On Wednesday Mark Driscoll announced his resignation from the presidency of the Acts 29 church planting network. The same day leaders from The Gospel Coalition said they received a letter from Driscoll announcing his resignation from the group's leadership council.
In a statement released by Driscoll, he made it clear that no one asked him to resign and that he will continue to support both Acts 29 and The Gospel Coalition. No conflict or controversy was behind his decision. Rather, says Driscoll, "I'm transitioning for no other reason than I find myself at the end of my tether with time and energy."
It was announced that Matt Chandler will assume the presidency of Acts 29, and the group's headquarters will move from Seattle to Dallas. Driscoll will remain on the board.
A blog post by Driscoll explains that with the success of his latest book, the growth of Acts 29, Mars Hill, and other ministries, it has become necessary to adjust his involvement and priorities. In a nutshell, he will be devoting more of his time to Mars Hill in the days ahead.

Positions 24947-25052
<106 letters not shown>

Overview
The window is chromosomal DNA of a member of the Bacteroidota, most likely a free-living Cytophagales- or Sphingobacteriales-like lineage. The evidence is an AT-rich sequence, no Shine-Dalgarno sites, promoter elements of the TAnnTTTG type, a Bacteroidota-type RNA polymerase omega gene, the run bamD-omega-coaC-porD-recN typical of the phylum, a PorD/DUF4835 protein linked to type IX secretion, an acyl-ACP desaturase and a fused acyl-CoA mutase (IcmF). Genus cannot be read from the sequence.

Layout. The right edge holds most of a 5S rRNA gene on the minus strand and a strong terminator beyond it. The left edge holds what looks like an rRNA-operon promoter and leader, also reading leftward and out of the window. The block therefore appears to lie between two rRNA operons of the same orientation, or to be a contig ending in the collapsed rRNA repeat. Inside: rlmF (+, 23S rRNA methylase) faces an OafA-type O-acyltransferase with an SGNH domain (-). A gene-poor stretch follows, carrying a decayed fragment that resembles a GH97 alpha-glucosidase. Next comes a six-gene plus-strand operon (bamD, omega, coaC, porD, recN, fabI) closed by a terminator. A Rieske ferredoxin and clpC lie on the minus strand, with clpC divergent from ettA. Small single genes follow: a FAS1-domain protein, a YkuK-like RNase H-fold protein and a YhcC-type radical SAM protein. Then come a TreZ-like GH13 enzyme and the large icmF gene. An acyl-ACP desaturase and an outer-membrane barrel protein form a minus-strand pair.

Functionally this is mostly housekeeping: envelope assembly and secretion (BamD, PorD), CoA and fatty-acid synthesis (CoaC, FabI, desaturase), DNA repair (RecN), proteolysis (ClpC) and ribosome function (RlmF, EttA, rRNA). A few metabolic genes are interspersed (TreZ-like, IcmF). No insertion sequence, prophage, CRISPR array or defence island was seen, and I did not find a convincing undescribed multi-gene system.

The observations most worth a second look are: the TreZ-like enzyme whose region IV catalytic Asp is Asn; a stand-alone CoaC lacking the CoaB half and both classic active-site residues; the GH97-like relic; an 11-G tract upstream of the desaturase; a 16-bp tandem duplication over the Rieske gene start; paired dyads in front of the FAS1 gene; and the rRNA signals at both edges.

But these changes to raise some interesting questions. As a founding member of both Acts 29 and The Gospel Coalition, have these ministries outgrown Driscoll's leadership? Many founders have gifts and strengths that don't always translate well to leading established ministries. And is Driscoll's celebrity status ultimately an asset or hindrance to these groups?
Either way, it seems that the future of both Acts 29 and TGC will no longer be hitched to Driscoll's star.
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